A friend of mine mentioned Conway’s Game of Life in a group chat today, so I ended up thinking, most people implement this with arrays, can we do it in a graph?

I just wrote the introduction post for Hedgehogs, so let’s give it a go:

## Domain

The game is played on a grid, each cell is either alive or dead.

On each time step, the following is performed:

- Any live cell with two or three live neighbours survives
- Any dead cell with three live neighbours becomes alive
- All other cells die

## Domain Modelling

We can just model the alive status as a `Boolean`

, and our grid as `(Int, Int)`

tuples.

We don’t need to care about weights here, so every edge can have weight 1 to keep things simple.

I’ll start off with a 5x5 grid:

```
import net.andimiller.hedgehogs._
// use a starting pattern, this is a blinker, a 2 phase animation from the game
val initialPattern = Set((2, 1), (2, 2), (2, 3))
val nodes = for {
<- 0 to 4
x <- 0 to 4
y } yield Node((x, y), initialPattern.contains((x,y)))
```

And we’d like them to connect to all adjacent cells, including diagonally, so we need some edges:

```
val validRange = (0 to 4).toSet
val edges = for {
<- 0 to 4
x <- 0 to 4
y <- x-1 to x+1
tx <- y-1 to y+1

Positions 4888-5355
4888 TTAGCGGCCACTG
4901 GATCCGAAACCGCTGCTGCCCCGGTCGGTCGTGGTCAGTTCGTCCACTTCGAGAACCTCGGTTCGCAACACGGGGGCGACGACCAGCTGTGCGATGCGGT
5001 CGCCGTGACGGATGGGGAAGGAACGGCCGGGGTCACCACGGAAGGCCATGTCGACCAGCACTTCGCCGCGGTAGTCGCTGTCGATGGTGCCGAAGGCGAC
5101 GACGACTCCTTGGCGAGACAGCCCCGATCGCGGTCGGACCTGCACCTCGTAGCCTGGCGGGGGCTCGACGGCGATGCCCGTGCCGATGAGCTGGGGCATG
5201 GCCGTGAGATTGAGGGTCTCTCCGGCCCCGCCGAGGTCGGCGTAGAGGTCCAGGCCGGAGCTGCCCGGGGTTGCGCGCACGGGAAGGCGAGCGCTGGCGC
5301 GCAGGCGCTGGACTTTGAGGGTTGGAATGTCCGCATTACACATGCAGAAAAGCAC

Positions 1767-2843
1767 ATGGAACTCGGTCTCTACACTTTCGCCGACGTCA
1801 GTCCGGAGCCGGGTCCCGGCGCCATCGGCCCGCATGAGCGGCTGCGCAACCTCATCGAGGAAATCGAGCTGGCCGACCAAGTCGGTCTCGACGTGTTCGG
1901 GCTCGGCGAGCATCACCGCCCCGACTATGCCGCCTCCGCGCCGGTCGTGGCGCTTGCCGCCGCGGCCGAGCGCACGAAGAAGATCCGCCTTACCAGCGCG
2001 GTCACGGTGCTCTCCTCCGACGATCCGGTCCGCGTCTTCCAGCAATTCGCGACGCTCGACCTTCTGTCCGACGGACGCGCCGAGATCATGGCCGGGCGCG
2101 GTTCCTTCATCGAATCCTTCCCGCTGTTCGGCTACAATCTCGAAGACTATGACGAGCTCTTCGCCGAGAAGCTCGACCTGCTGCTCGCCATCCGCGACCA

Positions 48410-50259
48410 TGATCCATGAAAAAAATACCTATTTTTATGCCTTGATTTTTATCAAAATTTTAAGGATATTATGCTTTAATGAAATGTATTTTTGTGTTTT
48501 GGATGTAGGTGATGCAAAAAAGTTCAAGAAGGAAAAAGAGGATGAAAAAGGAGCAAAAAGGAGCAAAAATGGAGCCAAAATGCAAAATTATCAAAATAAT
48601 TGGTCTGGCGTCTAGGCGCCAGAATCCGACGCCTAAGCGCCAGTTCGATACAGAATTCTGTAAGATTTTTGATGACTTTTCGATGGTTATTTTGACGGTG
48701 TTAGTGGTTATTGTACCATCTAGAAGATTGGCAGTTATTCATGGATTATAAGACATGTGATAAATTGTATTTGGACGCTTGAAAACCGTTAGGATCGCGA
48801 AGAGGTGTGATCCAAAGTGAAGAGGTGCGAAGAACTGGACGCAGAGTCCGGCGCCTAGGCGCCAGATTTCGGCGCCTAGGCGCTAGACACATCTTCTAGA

ty if ((x,y) != (tx, ty)) // don't connect to itself
if (validRange(tx)) // stay in the grid
if (validRange(ty))
} yield Edge((x,y), (tx, ty), weight = 1)
```

We can combine these into our graph:

```
type LifeGraph = Graph[(Int, Int), Boolean, Int]
val graph: LifeGraph = Graph.fromIterables(nodes, edges, bidirectional = true)
.getOrElse(throw new Exception("invalid graph"))
```

And we’d like some way to render out our grid, so let’s do some quick string creation:

```
def render(nodes: Map[(Int, Int), Boolean]): String = nodes.toList
.sortBy(_._1)
.groupBy(_._1._2)
.toList
.sortBy(_._1)
.map { case (_, cells) =>
.map(_._2).map(alive => if (alive) "#" else " ").mkString
cells}
.mkString("\n")
render(graph.nodes)
// res0: String = """
// #
// #
// #
// """
```

## The Algorithm

Okay, I listed the 3 steps we need to perform above, we’re going to want a helper function to map the data inside a graph, maybe I should add this into the base `Hedgehogs`

library, but we’re adding it as an extension for now:

```
implicit class GraphOps[Idx, Data, Distance](g: Graph[Idx, Data, Distance]) {
def mapData[NewData](f: (Idx, Data) => NewData): Graph[Idx, NewData, Distance] =
.copy(nodes = g.nodes.map { case (k, v) => k -> f(k, v) })
g}
```

This just lets us map the data, taking in the index and data, returning the new data.

We’re going to want to ask how many alive neighbours a cell has in a graph:

```
def aliveNeighbours(g: LifeGraph)(id: (Int, Int)): Int =
.neighbours(id).map(_._1).map(g.nodes).count(identity) g
```

And now we can write our main step function:

```
def step(g: LifeGraph): LifeGraph = g.mapData {
case (id, true) if Set(2, 3).contains(aliveNeighbours(g)(id)) => true
case (id, false) if aliveNeighbours(g)(id) == 3 => true
case _ => false
}
```

## Result

```
render(graph.nodes)
// res1: String = """
// #
// #
// #
// """
render(step(graph).nodes)
// res2: String = """
//
// ###
//
// """
```

Get rotated nerd.